Immediately after getting home from school, my teenage sons would get on their computers and play World of Warcraft with an intensity and skill not observed in any of their academic or sports endeavors. This drove my wife crazy. "You should be doing homework! Why are you playing this game?" she said one day.
They ignored her. They not only didn't hear her, they seemed unaware she existed.
"I know why they are doing it," I said. "They are in flow."
"Flow? That sounds way too California New Age for me," she scoffed, cursing computers in general. "It wasn't like this when I was a kid."
Actually, for me it was exactly the same when I was my sons' age, but without the computer. When I came home from high school in the late 1960s, I'd get on 20 meters and run stations contest style with my drifty, barefoot Eico 753. There was a window when all the Europeans were turning on their rigs after dinner, but North Americans hadn't come home from work yet. I found that "NAME HR IS BROOKE BROOKE" was as boring for me to send as it was for the other op to copy. But if I handed out honest signal reports at 30 WPM, I could generate a pileup from operators who, like me, couldn't care less about names, because call signs were way cooler. We only wanted to know how loud we were, and if we could beat the other guy.
I always knew I was addicted to contesting, but only recently, after I began studying game design, did I learn why. It all has to do with flow. Mastering flow is the secret to mastering everything, because flow is all about mastery. Flow is the most addictive, non-chemically induced mental state known to man. Game designers know all about keeping you in flow, and they are so good at it that their industry considers flow addiction a major ethical issue.
Wikipedia says, "Flow is the mental state of operation in which a person in an activity is fully immersed in a feeling of energized focus, full involvement, and success in the processof the activity." Yup, that's it. Sunday morning, the sun comes up, 20 opens, and the 10 minute rate meter tops 180. It doesn't matter that you have the flu and your haven't slept in two days. Life is good.
How do you get into flow? According to Wikipedia, you can't force yourself to enter flow. It just happens. You can enter a flow state while engaged in any activity, although, the online reference concludes, "it is most likely to occur when one is whole-heartedly performing a task or activity for intrinsic purposes."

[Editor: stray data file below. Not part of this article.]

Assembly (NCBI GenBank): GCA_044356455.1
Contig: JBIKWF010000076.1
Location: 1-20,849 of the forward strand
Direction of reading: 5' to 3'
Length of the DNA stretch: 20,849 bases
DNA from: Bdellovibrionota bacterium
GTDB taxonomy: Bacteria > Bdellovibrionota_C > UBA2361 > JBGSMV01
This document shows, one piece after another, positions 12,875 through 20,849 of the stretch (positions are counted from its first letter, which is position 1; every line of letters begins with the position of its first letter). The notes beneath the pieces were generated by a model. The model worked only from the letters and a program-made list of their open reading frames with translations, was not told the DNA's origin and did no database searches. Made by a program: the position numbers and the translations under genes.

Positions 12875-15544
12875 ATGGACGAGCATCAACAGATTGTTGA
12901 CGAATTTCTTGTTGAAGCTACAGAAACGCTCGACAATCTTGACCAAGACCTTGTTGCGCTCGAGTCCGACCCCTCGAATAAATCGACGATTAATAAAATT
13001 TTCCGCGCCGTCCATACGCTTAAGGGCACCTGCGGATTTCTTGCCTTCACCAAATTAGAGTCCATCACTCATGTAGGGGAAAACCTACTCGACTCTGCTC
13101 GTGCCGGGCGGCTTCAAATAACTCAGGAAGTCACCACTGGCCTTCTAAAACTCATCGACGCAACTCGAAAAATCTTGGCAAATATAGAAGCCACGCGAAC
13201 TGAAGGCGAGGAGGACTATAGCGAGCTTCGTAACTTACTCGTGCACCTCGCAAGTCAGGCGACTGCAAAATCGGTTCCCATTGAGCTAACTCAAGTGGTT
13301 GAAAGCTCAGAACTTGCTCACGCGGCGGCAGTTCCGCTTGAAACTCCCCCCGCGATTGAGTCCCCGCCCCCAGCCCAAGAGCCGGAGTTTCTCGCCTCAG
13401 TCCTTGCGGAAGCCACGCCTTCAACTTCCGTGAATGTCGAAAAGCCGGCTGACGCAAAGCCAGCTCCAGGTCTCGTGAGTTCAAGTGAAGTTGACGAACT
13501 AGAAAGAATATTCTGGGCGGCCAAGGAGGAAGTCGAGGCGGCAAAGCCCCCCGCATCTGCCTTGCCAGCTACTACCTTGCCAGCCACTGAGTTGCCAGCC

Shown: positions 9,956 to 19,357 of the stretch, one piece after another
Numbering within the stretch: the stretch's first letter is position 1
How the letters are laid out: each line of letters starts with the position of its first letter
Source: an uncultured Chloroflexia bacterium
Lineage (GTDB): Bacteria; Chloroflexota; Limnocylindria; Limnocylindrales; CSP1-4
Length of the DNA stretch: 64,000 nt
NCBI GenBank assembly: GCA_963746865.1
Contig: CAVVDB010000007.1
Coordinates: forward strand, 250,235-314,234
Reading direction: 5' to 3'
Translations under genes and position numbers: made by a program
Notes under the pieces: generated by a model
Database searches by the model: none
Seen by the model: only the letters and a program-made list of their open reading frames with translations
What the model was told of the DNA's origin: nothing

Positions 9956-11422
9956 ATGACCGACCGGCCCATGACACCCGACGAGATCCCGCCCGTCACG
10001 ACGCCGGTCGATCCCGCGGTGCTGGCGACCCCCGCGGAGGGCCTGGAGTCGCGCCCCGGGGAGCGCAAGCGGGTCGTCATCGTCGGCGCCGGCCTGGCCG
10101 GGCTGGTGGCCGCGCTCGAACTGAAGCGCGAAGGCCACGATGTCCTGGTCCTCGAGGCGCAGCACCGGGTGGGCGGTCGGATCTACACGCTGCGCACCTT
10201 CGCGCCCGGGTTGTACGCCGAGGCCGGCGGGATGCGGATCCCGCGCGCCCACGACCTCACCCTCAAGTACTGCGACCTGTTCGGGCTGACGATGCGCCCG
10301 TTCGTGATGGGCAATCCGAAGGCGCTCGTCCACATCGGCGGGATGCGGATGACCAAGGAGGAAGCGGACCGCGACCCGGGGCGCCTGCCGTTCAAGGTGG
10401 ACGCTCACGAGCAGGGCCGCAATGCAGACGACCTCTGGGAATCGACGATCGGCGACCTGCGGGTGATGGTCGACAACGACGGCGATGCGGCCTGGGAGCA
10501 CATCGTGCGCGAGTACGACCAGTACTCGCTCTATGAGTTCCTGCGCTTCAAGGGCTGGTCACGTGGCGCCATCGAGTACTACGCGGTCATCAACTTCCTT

By definition games such as radio contests might look like a lot of work, but they are played only for intrinsic purposes. If it isn't fun, it isn't a game. The playwright/composer/actor Noel Coward understood this, because he loved writing. As he once put it, "It is funny how work is more fun than fun."
Even though my wife has a ham license (she's N2GSG), radio contests look too much like work to her. But she is a writer and, like Coward, she's spent plenty of time in flow. She is just unfamiliar with the word.
Game designers know that to get into a flow state you must be engaged in an activity where your skill and challenge are matched. If the challenge is too easy, you become bored; if it is too hard, you become stressed. The region where challenge and skill meet is call the "flow channel," and good games keep you "in the zone" nearly all the time. As you begin to master a skill, rather than let you get bored, you are presented with a "level-up" in the form of greater challenges.
Some stress is good, but if there is too much, you will quit, so the ideal level-up puts you in a region called "eustress" - just beyond your current skill level, but where mastery is in sight and you feel energized, but not threatened.
I'll start the CQ World Wide CW on 20 meters, because I haven't sent code in 6 months and need to go easy before I level up to the bedlam on 40. Eventually, I feel in control and then can relax into S&Ping on 80 and 160. By the wee hours, though, I'm getting bored. Then the sun comes up, and I have to be everywhere at once, and that is one level-up after another - and just in the nick of time, or you'd find me asleep at the desk. Later in the day the risk is that I'll feel too comfortable on a well-defended run frequency, and I won't push myself to change bands as often as I should.
For the complete version of this article as published in the NCJ, view the pdf version.